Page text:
Holiday ornaments on a tree in the Christmas Around the World exhibit.

Canada to Estonia


"Merry Christmas" (English), "Joyeux Noël" (French)

This tree’s décor showcases the Canadian cultural pride in its cold temperatures, love of hockey and the country’s national symbol, the maple leaf. French Canadians celebrate Christmas with a réveillon (awakening). After mass, at around 2 a.m., a huge feast is served, featuring tourtière (a meat pie seasoned with sweet spices). In northern Canada, Inuits celebrate a winter festival called Sinck Tuck. In Nova Scotia and Newfoundland, costumed belsnicklers (also known as masked mummers) travel door to door, making music and noise, asking for treats. Those who cannot identify the masked visitors must join them in their parade.


"Seng Dan Fai Lok"

This tree’s paper origami ornaments and lanterns were made by a local Girl Scout troop. These adornments showcase the special art of paper folding, which is a tradition during the holiday season. This art has been passed on for centuries and provides unity among the young and old as a way to decorate for special holidays. The lanterns represent light, leading the way to brighter horizons. Lanterns are historically created for China’s Lantern Festival and follows the holiday season, typically in February or March. 


"Feliz Navidad"

The tree features dolls representing the typical outfits of each region of Colombia. The holiday season begins with Immaculate Conception Day on December 8 and ends with Three Kings Day on January 6. On December 14, families begin to construct lavish nativity scenes but baby Jesus is not placed in the manger until Christmas Eve. Following midnight mass, families gather to enjoy a Christmas Eve feast. Gifts are given by baby Jesus (sweets or small toys left under children’s beds), though Santa has become popular in recent years.


"Sretan Božić"

Beautiful ornaments made out of cookie dough decorate the Croatian tree. These ornaments were given to kids to eat as they were baked and decorated each year for the holiday. The ornaments will be conserved for years to come, and each one represents a different region of Croatia. On St. Nicholas Eve (December 5), children leave out freshly polished boots; good children’s boots are filled with treats. St. Lucia Day is celebrated on December 13, and the female head of the household plants wheat grains in a dish. By Christmas Eve, the grain has sprouted and is tied with ribbon of red, white and blue, the colors of the Croatian flag.

Czech Republic

"Veselé Vánoce"

The Czech tree has been a part of Christmas Around the World since 1942. It is decorated entirely with traditional Czech gingerbread ornaments alongside candle lights. Each gingerbread ornament is handmade and decorated with traditional folk designs—symbols of good health, good fortune and happy hearts. St. Nicholas Eve is celebrated December 5, when the saint—accompanied by both a good and bad angel—visits children, bringing gifts to those who have behaved well. On Christmas Eve, families gather to enjoy a feast featuring baked carp and kuba (a barley, mushroom and onion casserole). 


"Glædelig Jul"

The Danish tree is adorned with traditional dolls, flags, angels, hearts, muffs and more! The celebration in Denmark begins with Advent, taking place four weeks before Christmas. A wreath crown is decorated with four candles, one lit each of the four Sundays before Christmas. On Christmas Eve, a traditional Danish feast includes roast goose and rice pudding in which an almond is hidden. The person who finds the almond receives a gift.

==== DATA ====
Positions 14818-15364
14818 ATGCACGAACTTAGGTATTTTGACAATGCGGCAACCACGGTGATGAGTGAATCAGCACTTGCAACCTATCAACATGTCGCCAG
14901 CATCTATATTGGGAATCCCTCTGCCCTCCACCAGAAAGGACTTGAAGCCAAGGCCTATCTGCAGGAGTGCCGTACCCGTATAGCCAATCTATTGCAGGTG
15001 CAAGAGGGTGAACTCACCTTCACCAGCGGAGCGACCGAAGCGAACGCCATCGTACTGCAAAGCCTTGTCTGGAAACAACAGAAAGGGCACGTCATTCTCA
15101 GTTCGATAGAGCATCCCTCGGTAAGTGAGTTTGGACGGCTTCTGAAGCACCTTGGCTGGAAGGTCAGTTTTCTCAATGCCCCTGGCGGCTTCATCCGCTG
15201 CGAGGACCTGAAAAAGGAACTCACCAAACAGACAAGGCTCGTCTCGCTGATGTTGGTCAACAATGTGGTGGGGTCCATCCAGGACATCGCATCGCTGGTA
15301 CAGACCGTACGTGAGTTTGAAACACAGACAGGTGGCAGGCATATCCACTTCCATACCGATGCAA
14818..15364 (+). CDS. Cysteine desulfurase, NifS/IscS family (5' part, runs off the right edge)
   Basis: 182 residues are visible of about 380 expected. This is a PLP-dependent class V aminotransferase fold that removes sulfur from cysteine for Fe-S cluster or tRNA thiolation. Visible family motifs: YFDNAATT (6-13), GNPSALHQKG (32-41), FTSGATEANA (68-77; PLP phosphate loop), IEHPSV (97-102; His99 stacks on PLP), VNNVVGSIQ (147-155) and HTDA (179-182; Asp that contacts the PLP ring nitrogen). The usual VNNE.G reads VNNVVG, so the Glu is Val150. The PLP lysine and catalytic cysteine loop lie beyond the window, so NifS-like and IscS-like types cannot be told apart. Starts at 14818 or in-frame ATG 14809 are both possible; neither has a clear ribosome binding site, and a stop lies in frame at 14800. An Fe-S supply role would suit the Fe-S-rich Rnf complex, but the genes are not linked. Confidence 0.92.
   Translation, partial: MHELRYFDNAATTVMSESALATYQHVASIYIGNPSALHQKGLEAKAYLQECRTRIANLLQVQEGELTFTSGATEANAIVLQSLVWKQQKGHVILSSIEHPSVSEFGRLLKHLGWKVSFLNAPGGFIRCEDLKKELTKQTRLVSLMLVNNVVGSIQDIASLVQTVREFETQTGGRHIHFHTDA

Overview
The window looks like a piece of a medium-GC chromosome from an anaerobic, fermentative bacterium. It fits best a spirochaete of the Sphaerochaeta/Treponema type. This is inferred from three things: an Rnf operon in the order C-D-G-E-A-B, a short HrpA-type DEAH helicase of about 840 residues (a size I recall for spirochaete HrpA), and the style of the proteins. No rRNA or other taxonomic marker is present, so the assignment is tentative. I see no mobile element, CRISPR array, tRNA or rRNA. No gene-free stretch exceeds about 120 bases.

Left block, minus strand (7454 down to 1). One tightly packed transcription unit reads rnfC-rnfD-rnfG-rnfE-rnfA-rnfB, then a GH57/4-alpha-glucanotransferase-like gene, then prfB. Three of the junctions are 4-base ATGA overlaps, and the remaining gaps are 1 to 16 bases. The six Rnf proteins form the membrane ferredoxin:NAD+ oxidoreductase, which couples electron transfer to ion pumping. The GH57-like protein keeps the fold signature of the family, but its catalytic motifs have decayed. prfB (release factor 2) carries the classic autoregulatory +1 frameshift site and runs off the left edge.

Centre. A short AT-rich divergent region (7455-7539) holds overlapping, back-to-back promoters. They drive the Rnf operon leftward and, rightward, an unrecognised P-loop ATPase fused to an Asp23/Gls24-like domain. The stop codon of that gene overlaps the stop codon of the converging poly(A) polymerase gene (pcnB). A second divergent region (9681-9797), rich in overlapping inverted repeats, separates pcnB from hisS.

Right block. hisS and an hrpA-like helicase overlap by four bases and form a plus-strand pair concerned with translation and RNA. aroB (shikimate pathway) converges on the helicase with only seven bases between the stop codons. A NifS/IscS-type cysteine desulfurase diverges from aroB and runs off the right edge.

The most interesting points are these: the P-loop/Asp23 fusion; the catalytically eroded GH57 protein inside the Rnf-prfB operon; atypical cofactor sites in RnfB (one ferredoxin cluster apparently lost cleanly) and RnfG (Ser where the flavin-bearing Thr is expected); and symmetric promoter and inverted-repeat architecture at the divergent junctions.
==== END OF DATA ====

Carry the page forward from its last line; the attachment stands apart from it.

"Feliz Navidad"

During the Pase del Niño Viajero (festival of the traveling infant child) held in Cuenca, Ecuador on December 24, costumed children parade through town with floats, animals and music. Children also bring gifts of fruit to their neighborhood’s nativity scene as offerings to the Christ child.


"Nofri Shai" (Coptic), "Eid Sa’id" (Arabic), "Merry Christmas"

In accordance with the Coptic calendar, the Copts (Egyptian Christians) observe Advent for 43 days prior to Christmas and celebrate the holiday on January 7. During this time, they fast from all meals for a certain period of the day then restrict to a vegan diet. As Christmas approaches, trees and homes are decorated with lights and ornaments, and new outfits are purchased for both children and adults alike. On Christmas Eve, Copts attend a midnight mass, then gather together after the service in their homes and feast together in celebration.


"Happy Christmas"

In the past, the English tree has paid homage to the country’s cultural icons and has included nods to the Queen and her beloved royal family, as well as a reflection on posh English style including traditional fascinators and hats. In England, families decorate their homes with holly, ivy and mistletoe. At night, carolers go from house to house, ringing handbells and singing Christmas songs. People give the carolers treats in return for spreading Christmas cheer.


"Haid Joule Ja Head Uut Aastat"

As part of the Song and Dance Festival, which takes place in the Estonian capital Tallinn once every five years, most of the 20,000 singers and 7,000 folk dancers wear national dress. This is the largest event featuring Estonian national costumes. To represent this proud tradition, small dolls in costumes decorate the Estonian tree. The garlands are belts that are a key part of the national costume and are specific to each region. Apples are a longstanding traditional decoration. Small, woven snowflakes and festive handmade children’s mittens represent “hand arts,” a longstanding custom for women in Estonia. Snowflakes and icicles also adorn the tree in honor of the cold northern European climate.